Among the aspects of the One Bay Area Plan he challenges are:
1. The need to go beyond what is already being done to reduce green house gases by lowering automobile emissions and other environmental initiatives that have been taken to conform with the edicts of SB-375, In addition, other technological improvements can be expected in the 20 years to help even more.
2. Creation of high density affordable house in Project Development Areas (PDA’s) adjacent to expanded mass transit hubs will not significantly reduce Global Warming. When considering the costs involved, these types of developments are a poor investment considering the limited return on capital spent.
3. So called affordable infill, “stack and pack” housing will actually result in raising residential prices outside the PDA’s because by reducing inventory by tearing down an estimated 169,000 single family homes as blight will increase the demand for these desirable dwellings.
4. The premise that future generations would prefer to live in crowded PDA’s rather than single family homes is a complete myth without any data supporting it.
5. There are no reputable studies indicating that construction of costly mass transit at the expense of road maintenance and buses will result in job creation or economic prosperity.
Providing a more local perspective to the gathering in Lafayette, Peter Singleton argued that state housing mandates “threaten our ability to make decisions for our community, as a community.” At the heart of the matter he was concerned with “threatening the loss of what makes Lamorinda unique which is the semi-rural character and the high quality of life shared by all residents.”
As a secondary consideration, Singleton is worried that the One Bay Area Plan, “will over time, impose significant unfunded liabilities that may adversely affect our city services and schools.” He also debunked the notions that:
We will get sued if we don’t do this. We have to go along to get our transportation dollars from the State.Even if these projects are built, they won’t affect our city one bit. None of these will be built. There’s nothing we can do about this anyway…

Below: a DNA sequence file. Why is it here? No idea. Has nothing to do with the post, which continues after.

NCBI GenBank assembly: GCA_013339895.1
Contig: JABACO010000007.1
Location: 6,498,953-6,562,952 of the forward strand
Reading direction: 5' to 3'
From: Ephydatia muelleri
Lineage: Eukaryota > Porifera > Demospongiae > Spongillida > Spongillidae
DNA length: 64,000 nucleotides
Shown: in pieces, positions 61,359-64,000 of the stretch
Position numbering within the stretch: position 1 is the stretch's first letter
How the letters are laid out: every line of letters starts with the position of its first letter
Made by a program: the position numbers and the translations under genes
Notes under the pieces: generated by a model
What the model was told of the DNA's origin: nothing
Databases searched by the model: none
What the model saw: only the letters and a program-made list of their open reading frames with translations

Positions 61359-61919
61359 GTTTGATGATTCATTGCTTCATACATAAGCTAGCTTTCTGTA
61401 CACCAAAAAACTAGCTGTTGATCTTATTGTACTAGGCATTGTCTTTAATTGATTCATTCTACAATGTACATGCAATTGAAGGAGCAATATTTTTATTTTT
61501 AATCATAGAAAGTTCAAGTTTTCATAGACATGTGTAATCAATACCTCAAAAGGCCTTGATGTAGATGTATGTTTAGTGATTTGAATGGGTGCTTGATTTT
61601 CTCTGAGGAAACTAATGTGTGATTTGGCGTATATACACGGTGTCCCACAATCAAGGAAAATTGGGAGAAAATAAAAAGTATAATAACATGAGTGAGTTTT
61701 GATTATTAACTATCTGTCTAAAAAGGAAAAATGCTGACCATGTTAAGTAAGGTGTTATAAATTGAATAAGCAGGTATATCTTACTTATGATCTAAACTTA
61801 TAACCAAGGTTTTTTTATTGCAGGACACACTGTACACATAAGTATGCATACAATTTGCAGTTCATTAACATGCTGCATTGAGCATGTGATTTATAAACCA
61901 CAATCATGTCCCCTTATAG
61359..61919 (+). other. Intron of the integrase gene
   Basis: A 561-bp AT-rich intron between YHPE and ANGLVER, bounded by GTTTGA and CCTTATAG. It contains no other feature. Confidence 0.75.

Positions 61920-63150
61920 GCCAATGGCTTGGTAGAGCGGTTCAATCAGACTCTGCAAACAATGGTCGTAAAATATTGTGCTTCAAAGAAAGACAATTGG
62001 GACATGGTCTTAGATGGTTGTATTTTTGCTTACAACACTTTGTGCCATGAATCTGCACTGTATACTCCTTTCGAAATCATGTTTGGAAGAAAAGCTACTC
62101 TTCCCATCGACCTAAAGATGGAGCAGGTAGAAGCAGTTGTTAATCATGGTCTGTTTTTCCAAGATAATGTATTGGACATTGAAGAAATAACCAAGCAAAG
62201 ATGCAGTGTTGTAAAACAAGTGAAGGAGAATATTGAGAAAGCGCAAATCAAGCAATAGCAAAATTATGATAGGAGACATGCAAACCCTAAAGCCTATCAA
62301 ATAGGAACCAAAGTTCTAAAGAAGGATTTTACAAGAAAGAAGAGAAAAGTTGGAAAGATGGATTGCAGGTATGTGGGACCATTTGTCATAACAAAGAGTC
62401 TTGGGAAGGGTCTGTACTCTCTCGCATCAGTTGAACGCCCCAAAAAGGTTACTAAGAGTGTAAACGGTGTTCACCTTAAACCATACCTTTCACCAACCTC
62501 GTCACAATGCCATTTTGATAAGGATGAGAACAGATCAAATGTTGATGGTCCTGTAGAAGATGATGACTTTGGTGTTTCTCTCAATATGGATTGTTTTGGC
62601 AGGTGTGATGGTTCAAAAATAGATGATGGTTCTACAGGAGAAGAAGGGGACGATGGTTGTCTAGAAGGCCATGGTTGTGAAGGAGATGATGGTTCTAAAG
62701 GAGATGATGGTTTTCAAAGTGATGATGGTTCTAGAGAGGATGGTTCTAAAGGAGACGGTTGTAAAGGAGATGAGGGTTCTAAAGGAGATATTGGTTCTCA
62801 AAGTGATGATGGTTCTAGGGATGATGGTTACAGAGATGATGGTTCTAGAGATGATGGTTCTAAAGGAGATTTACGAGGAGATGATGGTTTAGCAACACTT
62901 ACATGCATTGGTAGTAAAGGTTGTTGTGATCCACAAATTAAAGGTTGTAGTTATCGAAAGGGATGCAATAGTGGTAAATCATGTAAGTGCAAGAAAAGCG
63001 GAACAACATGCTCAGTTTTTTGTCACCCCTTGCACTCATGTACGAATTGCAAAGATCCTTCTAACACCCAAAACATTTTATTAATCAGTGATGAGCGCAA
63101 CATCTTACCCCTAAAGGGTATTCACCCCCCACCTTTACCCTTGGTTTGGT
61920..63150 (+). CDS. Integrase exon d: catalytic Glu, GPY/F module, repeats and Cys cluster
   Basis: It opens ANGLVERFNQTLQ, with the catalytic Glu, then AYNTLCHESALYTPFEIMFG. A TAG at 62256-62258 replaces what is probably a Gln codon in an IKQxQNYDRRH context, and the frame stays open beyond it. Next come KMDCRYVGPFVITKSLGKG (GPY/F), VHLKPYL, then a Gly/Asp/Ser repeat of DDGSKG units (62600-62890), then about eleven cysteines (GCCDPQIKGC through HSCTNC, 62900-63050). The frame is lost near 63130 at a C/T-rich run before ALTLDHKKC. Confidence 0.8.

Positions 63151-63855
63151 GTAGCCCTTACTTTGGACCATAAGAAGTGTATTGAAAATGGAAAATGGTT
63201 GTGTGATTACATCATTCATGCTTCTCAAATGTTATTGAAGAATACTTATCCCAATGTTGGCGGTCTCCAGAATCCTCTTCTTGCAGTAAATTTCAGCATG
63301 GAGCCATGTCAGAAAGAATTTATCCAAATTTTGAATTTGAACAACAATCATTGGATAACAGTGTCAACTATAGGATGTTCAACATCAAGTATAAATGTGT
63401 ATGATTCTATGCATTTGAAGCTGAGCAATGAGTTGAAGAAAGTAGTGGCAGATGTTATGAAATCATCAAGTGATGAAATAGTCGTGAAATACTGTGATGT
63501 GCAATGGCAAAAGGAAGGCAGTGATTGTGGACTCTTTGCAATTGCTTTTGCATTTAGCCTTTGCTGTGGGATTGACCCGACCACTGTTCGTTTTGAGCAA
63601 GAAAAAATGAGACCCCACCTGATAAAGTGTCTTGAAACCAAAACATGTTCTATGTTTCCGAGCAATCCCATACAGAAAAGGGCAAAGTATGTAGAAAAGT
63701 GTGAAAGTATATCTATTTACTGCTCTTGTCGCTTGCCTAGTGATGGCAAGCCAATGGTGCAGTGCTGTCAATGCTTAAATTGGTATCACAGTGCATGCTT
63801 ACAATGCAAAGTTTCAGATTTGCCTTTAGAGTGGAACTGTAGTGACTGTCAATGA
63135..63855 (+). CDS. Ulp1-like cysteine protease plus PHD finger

The concerned citizens who filled the Lafayette Veterans Hall and the Orinda City Council chambers on the evening of September 17th were not alone. Other communities in the region have been expressing similar sentiments in opposition to the One Bay Area Plan
In Marin County, the City of Corte Madera has withdrawn from ABAG. Due to protests, The San Rafael City Council rescinded their plans to concentrate future high density housing developments around their historic Frank Lloyd Wright designed civic center.
Closer to home in Danville opposition is growing not to change the rural nature of the community by having to build low-income housing to meet state mandates. It is being questioned why should they have to construct apartment complexes and infill when Danville is not close to any mass transit hubs?
As time passes and individual communities assess the impact of the One Bay Area Plan on their cities, is opposition continue to grow against it? Will people as Peter Singleton asserted “Continue to be hypnotized soothing platitudes of Smart growth, affordable housing, walkable sustainable neighborhoods, high opportunity communities and paying your fair share” which characterizes the rhetoric of the ABAG/MTC crowd?
Only time will tell. The battle is just beginning.